choosing words carefully

Our lives want to tell us far more than our heads often allow.  Richard Rohr captures this when he describes the affect of contemplation and reflection:

‘This awareness deepens on the cellular level, breathing level, hearing level, touching level, aroma level.  This is what is being refined in a regular “contemplative sit.”  the thinking level will be the last to “fall” because it always overstates its own importance and represses the other sources.’*

What these other sources allow us to be is more present to what is, when we’ll be required to find new words or to use old words in unexpected ways.

We can’t be in this “contemplative sit” all the time but to find times to practise it – there are many different ways and means including those we make for ourselves – makes it possible to take more contemplative perspective when we need to, when we’re in danger of mistaking the reality we find ourselves in and making poor decisions.

Hugh Macleod questions our hold on reality when the pressure is on:

‘It’s rare that urgent deadline is totally inflexible.  It’s rare that need to take is as disastrous as you think.  And the world?  It’s never as serious as it seems.’**

Practising a contemplative way allows us to find different words for where we are right now.  Words open up or close down possibilities. Yes and no are the most obvious but there’re many more.  Words help us see things differently, as Ursula Le Guin describes for us:

“We are a wordy species.  Words are the wings both intellect and imagination fly on.  Music, dance, visual arts, crafts of all kinds, all are central to human development and well-being, and no art or skill is ever useless learning; but to train the mind to take off from immediate reality and to return to it with new understanding and new strength, nothing quite equals poem and story.”^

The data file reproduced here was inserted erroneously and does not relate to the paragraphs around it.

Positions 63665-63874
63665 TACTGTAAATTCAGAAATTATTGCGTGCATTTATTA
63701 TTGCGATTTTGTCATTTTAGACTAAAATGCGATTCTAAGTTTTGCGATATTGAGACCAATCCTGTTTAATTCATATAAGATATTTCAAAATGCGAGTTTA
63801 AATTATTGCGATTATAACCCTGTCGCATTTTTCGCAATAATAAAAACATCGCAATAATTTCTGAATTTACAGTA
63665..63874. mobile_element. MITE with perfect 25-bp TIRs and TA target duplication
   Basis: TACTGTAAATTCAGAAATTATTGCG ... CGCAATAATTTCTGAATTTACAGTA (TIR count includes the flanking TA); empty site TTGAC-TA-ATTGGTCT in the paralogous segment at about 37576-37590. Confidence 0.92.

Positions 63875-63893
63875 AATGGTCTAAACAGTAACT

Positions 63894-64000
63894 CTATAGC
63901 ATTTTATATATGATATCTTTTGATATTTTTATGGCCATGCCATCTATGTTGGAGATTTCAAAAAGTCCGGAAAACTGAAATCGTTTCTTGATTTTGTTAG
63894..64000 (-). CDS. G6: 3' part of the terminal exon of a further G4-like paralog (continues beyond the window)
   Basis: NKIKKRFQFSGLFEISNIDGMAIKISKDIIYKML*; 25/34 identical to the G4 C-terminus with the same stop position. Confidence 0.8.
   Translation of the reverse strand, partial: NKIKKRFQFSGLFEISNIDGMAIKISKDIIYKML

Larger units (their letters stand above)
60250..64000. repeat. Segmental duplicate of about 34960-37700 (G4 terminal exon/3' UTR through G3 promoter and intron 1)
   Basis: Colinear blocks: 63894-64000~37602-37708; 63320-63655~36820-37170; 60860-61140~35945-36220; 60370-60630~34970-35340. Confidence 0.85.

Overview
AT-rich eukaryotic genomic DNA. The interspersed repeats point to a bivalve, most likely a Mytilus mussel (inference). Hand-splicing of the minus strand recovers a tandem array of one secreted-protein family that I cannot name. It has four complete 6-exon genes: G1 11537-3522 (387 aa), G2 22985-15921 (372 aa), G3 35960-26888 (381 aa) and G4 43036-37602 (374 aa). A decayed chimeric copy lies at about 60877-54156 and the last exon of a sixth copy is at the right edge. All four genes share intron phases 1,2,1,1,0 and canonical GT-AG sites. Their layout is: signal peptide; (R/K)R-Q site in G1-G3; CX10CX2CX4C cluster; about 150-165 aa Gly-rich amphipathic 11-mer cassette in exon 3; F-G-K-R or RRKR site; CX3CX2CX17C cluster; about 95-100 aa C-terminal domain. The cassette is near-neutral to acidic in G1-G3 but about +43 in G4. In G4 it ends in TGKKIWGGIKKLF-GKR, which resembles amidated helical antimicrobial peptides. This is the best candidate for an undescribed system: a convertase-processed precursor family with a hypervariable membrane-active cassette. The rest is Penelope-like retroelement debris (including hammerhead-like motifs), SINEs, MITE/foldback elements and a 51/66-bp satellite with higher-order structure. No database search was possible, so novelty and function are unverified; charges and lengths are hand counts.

Rebecca West underlines how art is far more fundamental to human existence than we think:

“art is not a plaything, but a necessity … a cup into which life can be poured and lifted to the lips and tasted”.^^

Without these skills, we are, at best, responsive in a limited way, at worst. reactive to what is happening around us.  With these skills, though, we become innovative and are able to reinvent and initiate.  There feels to be a link here with what Nassim Taleb is imagining as movement from the fragile, through resilience, to antifragility.*^  The first breaks or is diminished under stress, the second manages to maintain integrity under stress, whilst the third grows.  Le Guin underlines the possibility of learning such skills:

“All of us have to learn how to invent our lives, make them up, imagine them  We need to be taught these skills, we need guides to show his how.  Without them, our lives get made up for us by other people.”^

This development of skills, though, demands our interaction with others.  Just last night I was with some sixty or so people exploring hopeful conversations in which words will be used differently; we came into new worlds as we listened to how we each shared what made bad and good conversations:

‘Listening is an act of community, which takes space, time, and silence.’^

In his novel about creation, Alan Lightman shares through his character Uncle Deva how important it is to see every thing’s essence without comparison, and I would say every one’s, too:

‘Why should you compare? said Uncle.  Each thing possesses its own special essence, which has nothing to do with anything else.  Understand the essence of a thing said Uncle, and you know everything you need to know.’^*

We need more words.

To describe the essence of a person requires even more.

(*From Richard Rohr’s The Naked Now.)
(**From Hugh Macleod’s gapingvoid.)
(^Ursula Le Guin, quoted in Maria Popova’s BrainPickings.)
(^^Rebecca West, quoted in Maria Popova’s BrainPickings.)
(*^See Nassim Taleb’s Antifragile.)
(^*From Alan Lightman’s Mr g.)

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